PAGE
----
Archived posting to the Leica Users Group, 1996/04/13[Author Prev] [Author Next] [Thread Prev] [Thread Next] [Author Index] [Topic Index] [Home] [Search]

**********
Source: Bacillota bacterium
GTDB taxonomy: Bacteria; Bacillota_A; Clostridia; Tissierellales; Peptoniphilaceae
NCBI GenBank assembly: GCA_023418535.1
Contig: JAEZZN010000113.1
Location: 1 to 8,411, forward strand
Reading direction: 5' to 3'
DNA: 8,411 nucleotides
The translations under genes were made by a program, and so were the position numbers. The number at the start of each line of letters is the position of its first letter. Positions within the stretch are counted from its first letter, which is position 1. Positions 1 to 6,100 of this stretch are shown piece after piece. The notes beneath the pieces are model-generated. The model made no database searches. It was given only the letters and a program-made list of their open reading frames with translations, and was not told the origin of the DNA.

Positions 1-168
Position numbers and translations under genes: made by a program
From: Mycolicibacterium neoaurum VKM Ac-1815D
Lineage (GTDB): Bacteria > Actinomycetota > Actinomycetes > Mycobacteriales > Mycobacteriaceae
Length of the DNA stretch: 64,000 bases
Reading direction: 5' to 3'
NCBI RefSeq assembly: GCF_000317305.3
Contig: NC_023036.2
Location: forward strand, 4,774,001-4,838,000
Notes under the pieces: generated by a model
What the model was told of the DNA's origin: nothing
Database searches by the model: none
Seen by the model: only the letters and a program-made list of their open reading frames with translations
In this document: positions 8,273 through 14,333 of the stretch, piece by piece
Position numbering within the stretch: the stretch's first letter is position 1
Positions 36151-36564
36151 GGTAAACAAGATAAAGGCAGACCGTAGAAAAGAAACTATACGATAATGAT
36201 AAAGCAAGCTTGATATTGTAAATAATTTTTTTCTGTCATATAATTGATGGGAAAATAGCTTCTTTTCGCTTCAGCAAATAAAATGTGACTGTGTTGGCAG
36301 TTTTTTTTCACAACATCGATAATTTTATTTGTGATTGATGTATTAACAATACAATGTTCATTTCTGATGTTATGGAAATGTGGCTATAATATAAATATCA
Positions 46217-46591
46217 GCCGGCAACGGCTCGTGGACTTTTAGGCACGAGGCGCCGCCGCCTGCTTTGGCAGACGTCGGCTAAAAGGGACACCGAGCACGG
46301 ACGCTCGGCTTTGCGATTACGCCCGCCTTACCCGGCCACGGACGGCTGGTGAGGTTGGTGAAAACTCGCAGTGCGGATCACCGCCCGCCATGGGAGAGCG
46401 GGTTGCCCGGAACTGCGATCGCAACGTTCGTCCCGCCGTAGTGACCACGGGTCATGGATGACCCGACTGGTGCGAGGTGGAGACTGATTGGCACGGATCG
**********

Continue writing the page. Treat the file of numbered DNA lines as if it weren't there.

At 01:02 AM 4/13/96 +0000, Jack Campin wrote: >Didn't Leitz lose their patents as war reparations? Hence the worldwide rash >of postwar copies of their cameras (some of which now fetch higher prices >than the originals). If this applied to Zeiss too, there was no intellectual >property to steal. > >I would like to know how far this went. What is the present-day copyright >status of books published under the Third Reich? (I have a specific title >in mind here, but far removed from photography). > The short answer is that no, they didn't. Once the Bundesrepublik was formed, the Prewar patents were once again fully protected. Zeiss then sued the pants off the East German Jena concern and cleaned up -- the East Germans lost the right in the West to the use of all patents, trademarks, tradenames, logos, &c &c. Which explains why Jena products were sold in the West as "CZ" or "aus Jena" for so many years, and why Oberkochen (the REAL West German Carl Zeiss) marketed its wares in the Warsaw Pact under the "Opton" label (these include a full range of Hasselblad "Opton" lenses, quite neat to own though rare west of the Elbe). Any items which were State or Party property were forfeit, and this may have an effect on some of the books Mr Campin asked about. But the only major ambiguity resulting from all this was the ownership of Volkswagen which, as State property was forfeit and, by Allied diktat, to be shut down. Management just ignored this order and kept on making cars; ownership wasn't regularized until 1960 or so. Marc email@example.com FAX: +540/343-7315 Cha robh bas fir gun ghras fir!